John D. Loudermilk dies

Another unsung songwriter hero has passed away. Very much like Albert Hammond, he wrote many songs that became hits for other artists and only had one solitary UK hit in their own right. His hits for other include the top 10 hits, Angela Jones (Michael Cox), Ebony Eyes (Everly Brothers), Stayin’ In (Bobby Vee), Tobacco Road and Google Eye (Nashville Teens), This Little Bird (Marianna Faithful) and Indian Reservation (Don Fardon). His name is John D. Loudermilk and his only solo hit was Language of Love which reached number 13 in 1962.

He was born in March 1934 and was one of those singer/songwriters you couldn’t easily pigeonhole. He wrote folk, country and pop hits. His mother was a missionary, and his dad was a carpenter who was a key figure in the building of Duke University, as well as several tobacco factories, which is probably what inspired Tobacco Road. When he was seven years old, his mother taught him ukulele his father had made out of a cigar box. At the age of 13 he changed his name to Johnny Dee and began performing on local radio stations which is where he met the husband and wife songwriting duo Boudleaux and Felice Bryant who encouraged him to write songs.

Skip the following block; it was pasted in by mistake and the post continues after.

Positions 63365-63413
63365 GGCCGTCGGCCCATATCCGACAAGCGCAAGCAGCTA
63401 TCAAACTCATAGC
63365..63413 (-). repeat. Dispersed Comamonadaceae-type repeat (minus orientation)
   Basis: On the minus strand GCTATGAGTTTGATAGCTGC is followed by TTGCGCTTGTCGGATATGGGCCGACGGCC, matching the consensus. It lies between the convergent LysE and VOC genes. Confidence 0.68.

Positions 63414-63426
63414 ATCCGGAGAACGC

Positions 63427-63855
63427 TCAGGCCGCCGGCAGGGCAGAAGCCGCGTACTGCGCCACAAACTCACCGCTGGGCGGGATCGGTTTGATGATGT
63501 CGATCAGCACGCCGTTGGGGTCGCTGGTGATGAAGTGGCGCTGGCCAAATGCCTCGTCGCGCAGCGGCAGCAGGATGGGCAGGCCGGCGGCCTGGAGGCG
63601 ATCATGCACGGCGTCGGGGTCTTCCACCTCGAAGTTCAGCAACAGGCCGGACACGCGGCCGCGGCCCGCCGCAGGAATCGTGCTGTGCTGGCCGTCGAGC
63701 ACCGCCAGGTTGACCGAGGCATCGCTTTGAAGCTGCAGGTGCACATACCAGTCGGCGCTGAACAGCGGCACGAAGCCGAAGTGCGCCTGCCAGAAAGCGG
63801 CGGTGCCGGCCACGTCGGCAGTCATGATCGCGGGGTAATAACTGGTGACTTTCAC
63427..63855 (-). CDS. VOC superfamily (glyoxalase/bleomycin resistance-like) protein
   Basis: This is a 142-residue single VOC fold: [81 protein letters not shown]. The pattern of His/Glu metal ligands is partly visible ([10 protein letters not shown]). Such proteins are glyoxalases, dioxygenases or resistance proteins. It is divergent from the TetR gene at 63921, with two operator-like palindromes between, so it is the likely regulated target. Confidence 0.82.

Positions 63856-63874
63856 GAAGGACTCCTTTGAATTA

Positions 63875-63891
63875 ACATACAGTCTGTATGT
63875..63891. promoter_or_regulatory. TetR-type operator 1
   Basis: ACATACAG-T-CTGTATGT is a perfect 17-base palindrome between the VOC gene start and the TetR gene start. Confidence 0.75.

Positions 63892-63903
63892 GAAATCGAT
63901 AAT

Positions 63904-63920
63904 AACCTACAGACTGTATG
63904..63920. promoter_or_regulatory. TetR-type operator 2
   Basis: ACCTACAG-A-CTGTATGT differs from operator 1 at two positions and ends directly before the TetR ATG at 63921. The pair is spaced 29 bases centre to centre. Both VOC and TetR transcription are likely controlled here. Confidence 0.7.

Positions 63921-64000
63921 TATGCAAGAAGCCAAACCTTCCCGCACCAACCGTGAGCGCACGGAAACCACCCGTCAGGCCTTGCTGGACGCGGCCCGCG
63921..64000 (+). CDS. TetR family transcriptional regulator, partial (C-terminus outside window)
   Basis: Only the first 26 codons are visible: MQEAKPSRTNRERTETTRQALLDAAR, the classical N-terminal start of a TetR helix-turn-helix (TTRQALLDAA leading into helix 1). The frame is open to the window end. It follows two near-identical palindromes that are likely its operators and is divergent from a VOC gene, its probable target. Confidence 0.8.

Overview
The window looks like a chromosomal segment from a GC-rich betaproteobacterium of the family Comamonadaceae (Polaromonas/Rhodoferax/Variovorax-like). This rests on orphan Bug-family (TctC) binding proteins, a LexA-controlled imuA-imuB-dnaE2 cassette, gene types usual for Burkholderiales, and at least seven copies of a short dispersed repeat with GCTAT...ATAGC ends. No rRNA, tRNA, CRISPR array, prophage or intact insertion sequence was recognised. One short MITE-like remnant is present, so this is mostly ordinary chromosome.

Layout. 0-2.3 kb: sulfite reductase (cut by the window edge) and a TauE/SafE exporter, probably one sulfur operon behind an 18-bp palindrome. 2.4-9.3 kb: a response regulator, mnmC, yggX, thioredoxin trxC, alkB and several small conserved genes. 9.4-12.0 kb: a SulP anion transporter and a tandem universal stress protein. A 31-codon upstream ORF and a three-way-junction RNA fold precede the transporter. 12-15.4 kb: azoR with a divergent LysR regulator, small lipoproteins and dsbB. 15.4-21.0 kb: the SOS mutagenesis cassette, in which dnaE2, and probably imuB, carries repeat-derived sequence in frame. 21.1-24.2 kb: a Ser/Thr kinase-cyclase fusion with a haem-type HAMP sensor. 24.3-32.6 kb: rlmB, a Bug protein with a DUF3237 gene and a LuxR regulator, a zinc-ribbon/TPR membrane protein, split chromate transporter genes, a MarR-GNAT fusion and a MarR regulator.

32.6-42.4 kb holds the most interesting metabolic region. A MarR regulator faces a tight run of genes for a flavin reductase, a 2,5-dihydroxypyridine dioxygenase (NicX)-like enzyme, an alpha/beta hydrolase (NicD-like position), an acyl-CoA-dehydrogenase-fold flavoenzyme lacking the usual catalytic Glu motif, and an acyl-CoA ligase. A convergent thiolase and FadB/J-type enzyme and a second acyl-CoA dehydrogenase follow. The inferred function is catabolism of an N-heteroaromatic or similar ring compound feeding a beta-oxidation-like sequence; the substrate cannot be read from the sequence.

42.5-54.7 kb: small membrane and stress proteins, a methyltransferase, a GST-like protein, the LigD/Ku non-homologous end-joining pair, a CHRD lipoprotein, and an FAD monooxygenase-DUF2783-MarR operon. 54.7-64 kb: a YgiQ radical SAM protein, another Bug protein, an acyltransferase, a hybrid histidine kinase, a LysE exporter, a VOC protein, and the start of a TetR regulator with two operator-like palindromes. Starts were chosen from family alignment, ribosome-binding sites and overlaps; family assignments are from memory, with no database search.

Over the next 60 years his songs were covered by artists as diverse as Glen Campbell, James Brown, The Barron Knights, Tracy Ullman, Sandy Posey, Linda Ronstadt and 999.

He explained his writing in an interview with the Tennessean in magazine in 1961, “I’m looking for the most different thing I can find. Everybody’s writing ‘I love you truly.’ You’ve got to find something new. I talk to drunks at the bus station, browse through kiddie books at the public library (and) get phrases from college kids and our babysitter. You’ve got to be looking all the time.”

John was inducted into the Nashville Songwriters Hall of Fame in 1976 and was also made a member of the North Carolina Music Hall of Fame. In 1968, he won a Grammy Award for Best Album Notes for the liner notes he wrote in his 1967 album Suburban Attitudes in Country Verse.

One of his first successes was The Pale Faced Indian as originally recorded by Marvin Rainwater in 1959 – this song became a US number one hit for Paul Revere and the Raiders in 1971 and a UK number three for Don Fardon.

He changed his name to John D. Loudermilk, but, like Billy J Kramer, the middle initial didn’t stand for anything at all.

Loudermilk was also celebrated earlier in 2016 at the Franklin Theatre outside Nashville with a tribute show from Emmylou Harris, Rodney Crowell and his friend and fellow songwriter Bobby Braddock, the man who broke the news via Facebook. Loudermilk’s son, Mike, confirmed that the cause of death was a heart attack.

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